The teacher-education program at Hope College has itself earned top marks from Michigan's Department of Education.

The teacher-education program at Hope College has itself earned top marks from Michigan's Department of Education.

Hope and Oakland University had the best performance scores among all teacher-preparation institutions in Michigan according to a report released earlier this month by the Michigan Department of Education. Out of a possible score of 70, Hope's education program received a 68.

"The teacher education program has been in place at Hope College since 1866. In that entire time, the department has been actively engaged in meeting community and state needs for teachers, and in maintaining the highest levels of accreditation by outside agencies," said Dr. Nancy Sonneveldt Miller, who is dean for the social sciences and a professor of education at Hope. "The 2007 HEA report verifies what we have known internally all that time: our engaged and up-to-date faculty, working with focused students and a campus community which supports strong teacher preparation, produces results such as these. We are pleased for both the department and the college."

The college's department of education prepares students to teach in elementary and secondary schools. The department annually certifies approximately 150 graduates as teachers, and currently has 12 full-time faculty.

The teacher-education program at Hope provides prospective teachers with a blend of classroom instruction and field experience. Students participate in field placements beginning with their first course in the program, Educational Psychology, a model that continues through a culminating semester spent student teaching. The student-teaching placements are available not only locally but also through off-campus programs including in Chicago, Ill.; Philadelphia, Pa.; the Rosebud Indian Reservation in South Dakota; and Liverpool in the United Kingdom.

Student-led chapters of two national professional organizations, the Student Council for Exceptional Children (SCEC) and the Association for Supervision and Curriculum Development (ASCD), offer professional development and service opportunities for teacher-education students. Students in the program also have the chance to gain additional experience through activities such as volunteering with local organizations that work with children, such as the Children's After School Achievement (CASA) and Upward Bound programs based at Hope.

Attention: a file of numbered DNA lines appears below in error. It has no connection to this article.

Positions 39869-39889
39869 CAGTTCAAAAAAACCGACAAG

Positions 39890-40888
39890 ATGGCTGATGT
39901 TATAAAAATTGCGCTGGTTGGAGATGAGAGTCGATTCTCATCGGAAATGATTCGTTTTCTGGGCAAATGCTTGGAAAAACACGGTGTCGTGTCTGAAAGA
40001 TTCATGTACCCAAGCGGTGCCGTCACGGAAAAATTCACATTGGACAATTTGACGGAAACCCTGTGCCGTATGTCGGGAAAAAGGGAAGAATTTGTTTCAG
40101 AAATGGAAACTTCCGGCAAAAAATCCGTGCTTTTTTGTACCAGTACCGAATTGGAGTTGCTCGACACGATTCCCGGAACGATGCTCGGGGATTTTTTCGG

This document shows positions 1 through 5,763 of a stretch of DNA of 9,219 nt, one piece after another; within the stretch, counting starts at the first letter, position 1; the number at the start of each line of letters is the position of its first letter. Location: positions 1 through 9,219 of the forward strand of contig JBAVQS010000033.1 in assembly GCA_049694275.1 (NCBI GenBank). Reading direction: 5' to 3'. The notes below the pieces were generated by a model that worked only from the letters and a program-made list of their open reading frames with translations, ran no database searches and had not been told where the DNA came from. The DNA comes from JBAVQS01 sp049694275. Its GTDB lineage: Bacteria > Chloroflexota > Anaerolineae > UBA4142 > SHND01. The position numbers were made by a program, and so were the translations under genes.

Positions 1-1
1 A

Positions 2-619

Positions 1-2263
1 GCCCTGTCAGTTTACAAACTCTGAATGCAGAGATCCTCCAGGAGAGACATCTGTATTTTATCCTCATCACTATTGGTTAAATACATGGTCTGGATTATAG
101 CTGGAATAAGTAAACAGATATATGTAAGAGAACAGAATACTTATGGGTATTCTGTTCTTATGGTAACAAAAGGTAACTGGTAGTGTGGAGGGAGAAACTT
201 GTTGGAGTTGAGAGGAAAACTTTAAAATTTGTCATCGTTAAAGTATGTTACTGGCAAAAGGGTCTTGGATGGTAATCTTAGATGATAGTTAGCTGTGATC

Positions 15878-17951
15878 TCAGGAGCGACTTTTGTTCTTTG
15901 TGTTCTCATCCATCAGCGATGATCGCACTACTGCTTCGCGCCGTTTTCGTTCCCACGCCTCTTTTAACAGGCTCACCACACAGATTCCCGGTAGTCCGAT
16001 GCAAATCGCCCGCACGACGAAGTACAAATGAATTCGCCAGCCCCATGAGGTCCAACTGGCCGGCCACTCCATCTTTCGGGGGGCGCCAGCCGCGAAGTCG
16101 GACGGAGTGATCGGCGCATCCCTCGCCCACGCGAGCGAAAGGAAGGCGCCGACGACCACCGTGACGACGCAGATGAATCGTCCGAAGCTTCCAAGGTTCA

The college's department of education is accredited by the National Council for Accreditation of Teacher Education. The department received one of only six "Distinguished Achievement Awards" nationwide from the International Society for Technology in Education in 2002 for effectively blending technology into the college's teacher education program.

Graduates of Hope's education program teach in public and private K-12 schools around the country, and abroad in nations including Bahrain, China, Costa Rica, Egypt, Honduras, Japan and Qatar. Hope education alumni also serve as Peace Corps volunteers, counselors in elementary and secondary schools, curriculum coordinators and supervisors, school administrators and college professors.

The Michigan Department of Education developed the report in response to the federal Higher Education Act (HEA), Title II, to meet new federal requirements that states monitor the performance of their teacher-education programs. Criteria include the percentage of students who enter and complete the program; the results of surveys of student teachers; responsiveness to state need in preparing candidates in high-need subjects and the diversity of teacher candidates; scores on the Michigan Test of Teacher Competency; and periodic program review as demonstrated by accreditation.

The more than 30 programs ranked in the state's report included programs at private and public colleges and universities. The other programs' scores ranged from 30 to 66.

The 2007 HEA/Title II report is the first in a line of state and federal documentation designed to inform the public about the range and scope of teacher education programs available to students and their families. The department of education at Hope continues to work in cooperation with these agencies, other TE programs, professional organizations such as DARTEP (directors and Representatives of Teacher Education Programs), MACTE (Michigan Association of Colleges of Teacher Education), NACTE (National Association of Colleges of Teacher Education), and AACTE (American Association of Colleges of Teacher Education) to prepare teachers, update programs, and build substantive academic courses of study which sustain teaching and learning for the 21st century.